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New schools planned in Park Hill district if bond passes

Park Hill voters will weigh in on a no-tax-increase bond that would help the school district build more facilities.
Park Hill voters will weigh in on a no-tax-increase bond that would help the school district build more facilities. The Associated Press

Students in the Park Hill School District may be sitting in brand-new classrooms come 2019 if voters say yes to a bond issue on April 4.

If it passes with more than 57 percent of the vote, it is an additional $110 million in debt to pay for facilities and doesn’t raise any taxes.

The top funding priorities are to build new elementary and middle schools, and a high school innovation studio. The district also plans to use funds to construct a district warehouse and a support services building.

“As a growing district, we need additional space for our classrooms and for our programs,” Superintendent Jeanette Cowherd said. “We just need the space.”

In the last 30 years, the district has had an annual growth rate of 1 to 2 percent. Last year, the district had 11,533 enrolled students — about half of those in elementary school.

To accommodate all the students, the district had to install mobile classroom units at several schools this year, including at Tiffany Ridge and Chinn elementary schools. Work on an 11th elementary school is the No. 1 priority, and it would likely open in 2019. The district is already in the process of buying land for the school using funds from a previous no-tax increase bond issue.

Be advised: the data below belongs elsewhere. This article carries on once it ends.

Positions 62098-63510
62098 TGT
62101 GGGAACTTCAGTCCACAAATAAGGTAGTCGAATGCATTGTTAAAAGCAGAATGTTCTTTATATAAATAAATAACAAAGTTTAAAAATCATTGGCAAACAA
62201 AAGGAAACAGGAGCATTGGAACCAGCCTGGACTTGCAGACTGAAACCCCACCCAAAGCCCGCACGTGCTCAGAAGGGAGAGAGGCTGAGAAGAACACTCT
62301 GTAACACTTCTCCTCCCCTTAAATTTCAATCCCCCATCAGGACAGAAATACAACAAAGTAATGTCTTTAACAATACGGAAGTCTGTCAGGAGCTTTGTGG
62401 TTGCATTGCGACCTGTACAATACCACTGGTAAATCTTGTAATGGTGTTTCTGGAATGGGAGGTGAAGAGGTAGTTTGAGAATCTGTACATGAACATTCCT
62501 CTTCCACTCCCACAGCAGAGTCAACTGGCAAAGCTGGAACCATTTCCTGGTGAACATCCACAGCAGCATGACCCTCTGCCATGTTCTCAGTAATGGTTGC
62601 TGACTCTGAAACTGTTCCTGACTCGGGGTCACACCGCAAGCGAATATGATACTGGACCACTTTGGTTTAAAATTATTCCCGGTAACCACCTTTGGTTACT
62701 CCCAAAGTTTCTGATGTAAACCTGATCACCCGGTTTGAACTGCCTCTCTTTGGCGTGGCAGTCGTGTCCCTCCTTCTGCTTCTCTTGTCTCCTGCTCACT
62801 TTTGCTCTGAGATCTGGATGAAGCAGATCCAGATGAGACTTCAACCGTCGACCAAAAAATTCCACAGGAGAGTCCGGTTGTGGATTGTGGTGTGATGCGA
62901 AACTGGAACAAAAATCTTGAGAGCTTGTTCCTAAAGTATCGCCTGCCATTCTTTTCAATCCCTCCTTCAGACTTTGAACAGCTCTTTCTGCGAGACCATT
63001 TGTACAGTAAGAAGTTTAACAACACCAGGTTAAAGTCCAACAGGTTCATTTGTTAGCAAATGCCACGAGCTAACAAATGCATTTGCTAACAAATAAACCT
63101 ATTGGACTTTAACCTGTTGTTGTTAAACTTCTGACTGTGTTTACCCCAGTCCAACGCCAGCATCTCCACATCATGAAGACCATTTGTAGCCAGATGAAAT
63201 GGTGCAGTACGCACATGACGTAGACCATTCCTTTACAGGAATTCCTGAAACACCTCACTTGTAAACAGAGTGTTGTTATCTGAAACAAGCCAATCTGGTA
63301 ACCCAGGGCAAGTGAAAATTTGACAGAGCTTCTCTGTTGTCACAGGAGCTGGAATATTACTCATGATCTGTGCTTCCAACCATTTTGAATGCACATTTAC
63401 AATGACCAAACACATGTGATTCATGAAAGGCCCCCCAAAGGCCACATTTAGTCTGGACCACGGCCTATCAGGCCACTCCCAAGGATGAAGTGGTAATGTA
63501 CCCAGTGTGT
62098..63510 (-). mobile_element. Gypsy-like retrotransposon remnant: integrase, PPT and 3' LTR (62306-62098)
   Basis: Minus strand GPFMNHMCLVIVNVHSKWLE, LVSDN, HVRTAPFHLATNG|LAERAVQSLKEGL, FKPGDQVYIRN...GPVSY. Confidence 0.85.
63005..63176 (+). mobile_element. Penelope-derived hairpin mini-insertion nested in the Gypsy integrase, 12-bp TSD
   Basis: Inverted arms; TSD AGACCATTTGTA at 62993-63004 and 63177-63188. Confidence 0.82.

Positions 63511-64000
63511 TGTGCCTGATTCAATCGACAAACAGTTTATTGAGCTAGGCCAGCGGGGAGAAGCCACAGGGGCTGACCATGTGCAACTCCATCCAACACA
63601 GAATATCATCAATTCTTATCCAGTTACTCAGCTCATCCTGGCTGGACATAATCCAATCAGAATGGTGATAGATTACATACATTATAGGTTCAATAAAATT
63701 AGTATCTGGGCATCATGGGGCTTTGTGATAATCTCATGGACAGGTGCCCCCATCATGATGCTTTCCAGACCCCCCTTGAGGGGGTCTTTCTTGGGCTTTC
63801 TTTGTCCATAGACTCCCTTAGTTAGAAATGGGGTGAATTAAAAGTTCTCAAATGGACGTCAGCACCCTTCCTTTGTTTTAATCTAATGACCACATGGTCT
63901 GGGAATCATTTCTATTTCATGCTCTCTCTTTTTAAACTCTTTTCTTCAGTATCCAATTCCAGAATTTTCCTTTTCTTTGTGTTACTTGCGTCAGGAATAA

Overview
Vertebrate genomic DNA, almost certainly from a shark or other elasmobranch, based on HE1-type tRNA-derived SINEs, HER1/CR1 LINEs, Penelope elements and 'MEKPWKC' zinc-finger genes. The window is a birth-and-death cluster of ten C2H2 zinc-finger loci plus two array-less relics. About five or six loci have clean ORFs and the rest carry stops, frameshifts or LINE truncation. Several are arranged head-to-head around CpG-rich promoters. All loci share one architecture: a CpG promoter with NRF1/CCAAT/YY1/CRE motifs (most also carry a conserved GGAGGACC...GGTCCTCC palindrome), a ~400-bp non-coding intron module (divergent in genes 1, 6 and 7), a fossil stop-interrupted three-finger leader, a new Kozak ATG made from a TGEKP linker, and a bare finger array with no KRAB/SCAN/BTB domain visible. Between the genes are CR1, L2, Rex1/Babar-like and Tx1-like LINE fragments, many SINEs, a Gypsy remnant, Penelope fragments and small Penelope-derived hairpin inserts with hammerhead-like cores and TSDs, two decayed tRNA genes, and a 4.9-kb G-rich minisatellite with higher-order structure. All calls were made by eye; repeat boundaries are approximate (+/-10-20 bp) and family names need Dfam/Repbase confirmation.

“If (the bond issue) doesn’t pass, we’ll need to add additional (mobile) units,” Cowherd said. “We don’t want to do that, and our parents have made it clear that’s not their preference.”

A new middle school, also slated for a potential 2019 opening, would help to alleviate the swelling populations at the current three schools. Congress and Plaza middle schools currently have some mobile classrooms. The district expects next year’s sixth-grade class to be even larger than the current one, by about 100 students.

In addition to mobile units, if the bond issue doesn’t pass, it’s possible the district would have to look at additional measures to handle student population growth. Options include redistricting and increasing class sizes.

“I’m cautious about redistricting all the time because that’s difficult for families and for students,” Cowherd said.

The district plans to use leftover money to build a transportation center and do maintenance projects on existing buildings. Currently, the district has a contract with a bus company that has its own facility.

The district has generally fared well with voters, especially with regard to no-tax-increase bond issues such as this one. In both 2011 and 2006, voters said yes. In 2002, voters also approved a levy increase, but failed one in 2014.

The current operating levy is $4.6183, and the total levy, which includes the debt service levy, is $5.5290.

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